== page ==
Most lasers are a narrow beam, but all have some divergence. The only rays which are emitted are ones which are travelling nearly parallel to the cavity. Laser diodes have short cavities and have up to 30 degrees divergence. They must be collimated with a lens.
Well first if all, it isn't just a straight line. Light is a wave and all waves diffract, so it does spread out. There is a theoretical limit to how *little* a wave can spread out, and that is called a "Gaussian beam". In an ideal beam (which a good quality laser will get very close to), the angle it spreads out is given by (wavelength)/(pi * aperture size). This is the size of the "spot," but there are small amounts the radiate in every direction, as well.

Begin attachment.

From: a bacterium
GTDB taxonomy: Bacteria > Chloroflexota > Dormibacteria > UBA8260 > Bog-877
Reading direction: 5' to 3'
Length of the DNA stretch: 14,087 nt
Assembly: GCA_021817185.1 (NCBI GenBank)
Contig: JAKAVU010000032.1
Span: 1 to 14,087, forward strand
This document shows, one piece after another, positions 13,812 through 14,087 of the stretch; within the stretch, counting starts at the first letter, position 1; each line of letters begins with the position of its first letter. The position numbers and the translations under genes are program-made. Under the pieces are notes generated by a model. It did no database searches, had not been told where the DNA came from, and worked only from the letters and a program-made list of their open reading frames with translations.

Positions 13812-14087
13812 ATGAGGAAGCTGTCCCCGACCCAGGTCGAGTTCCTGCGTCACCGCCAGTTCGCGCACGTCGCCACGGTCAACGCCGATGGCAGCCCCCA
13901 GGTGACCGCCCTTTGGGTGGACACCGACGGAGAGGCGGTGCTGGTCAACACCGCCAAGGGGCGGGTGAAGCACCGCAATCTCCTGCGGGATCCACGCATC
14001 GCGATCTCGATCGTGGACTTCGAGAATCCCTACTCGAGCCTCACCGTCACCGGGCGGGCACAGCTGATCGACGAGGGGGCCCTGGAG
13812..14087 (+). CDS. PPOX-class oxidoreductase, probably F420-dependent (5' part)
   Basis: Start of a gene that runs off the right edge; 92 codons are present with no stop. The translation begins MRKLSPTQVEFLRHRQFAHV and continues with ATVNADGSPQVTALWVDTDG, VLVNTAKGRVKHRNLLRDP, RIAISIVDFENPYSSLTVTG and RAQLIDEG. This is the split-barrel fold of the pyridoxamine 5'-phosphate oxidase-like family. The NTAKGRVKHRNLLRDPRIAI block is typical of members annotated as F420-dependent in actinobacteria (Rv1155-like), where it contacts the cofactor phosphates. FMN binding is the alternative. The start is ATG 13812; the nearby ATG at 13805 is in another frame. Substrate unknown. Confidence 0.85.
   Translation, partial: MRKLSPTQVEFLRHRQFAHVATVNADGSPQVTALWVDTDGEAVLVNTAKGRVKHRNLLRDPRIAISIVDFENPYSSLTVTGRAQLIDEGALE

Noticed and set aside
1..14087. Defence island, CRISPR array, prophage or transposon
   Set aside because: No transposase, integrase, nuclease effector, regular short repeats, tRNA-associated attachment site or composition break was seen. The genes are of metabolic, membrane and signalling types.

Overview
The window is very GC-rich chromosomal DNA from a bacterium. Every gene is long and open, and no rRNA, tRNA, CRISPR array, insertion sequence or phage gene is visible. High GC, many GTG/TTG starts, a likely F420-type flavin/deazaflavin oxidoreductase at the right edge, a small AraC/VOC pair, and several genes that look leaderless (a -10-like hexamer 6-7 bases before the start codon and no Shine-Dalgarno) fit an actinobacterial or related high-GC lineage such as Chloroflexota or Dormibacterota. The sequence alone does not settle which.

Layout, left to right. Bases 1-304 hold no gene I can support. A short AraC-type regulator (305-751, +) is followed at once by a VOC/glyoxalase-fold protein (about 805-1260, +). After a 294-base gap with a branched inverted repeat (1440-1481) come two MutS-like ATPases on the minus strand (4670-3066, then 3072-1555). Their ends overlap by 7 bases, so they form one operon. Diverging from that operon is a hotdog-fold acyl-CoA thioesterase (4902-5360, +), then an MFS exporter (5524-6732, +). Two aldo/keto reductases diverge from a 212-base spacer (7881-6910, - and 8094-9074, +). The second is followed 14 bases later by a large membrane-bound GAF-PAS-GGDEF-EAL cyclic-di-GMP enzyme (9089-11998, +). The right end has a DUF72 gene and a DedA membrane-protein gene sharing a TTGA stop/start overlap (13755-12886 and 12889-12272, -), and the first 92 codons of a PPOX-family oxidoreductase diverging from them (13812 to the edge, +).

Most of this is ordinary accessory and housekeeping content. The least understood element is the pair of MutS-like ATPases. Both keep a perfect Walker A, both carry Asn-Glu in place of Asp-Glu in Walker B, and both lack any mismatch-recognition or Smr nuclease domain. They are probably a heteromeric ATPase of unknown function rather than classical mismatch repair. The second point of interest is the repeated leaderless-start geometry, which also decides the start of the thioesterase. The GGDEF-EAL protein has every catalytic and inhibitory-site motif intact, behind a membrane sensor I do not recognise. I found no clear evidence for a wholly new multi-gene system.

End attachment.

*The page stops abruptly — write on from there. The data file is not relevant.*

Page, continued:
Notice that as the aperture size decreases, the angle increases. So as a point source, it really would spread in all directions equally. But it isn't a point source, it's an aperture of finite size, and the "front of point sources" (per Huygens) interfere constructively and destructively.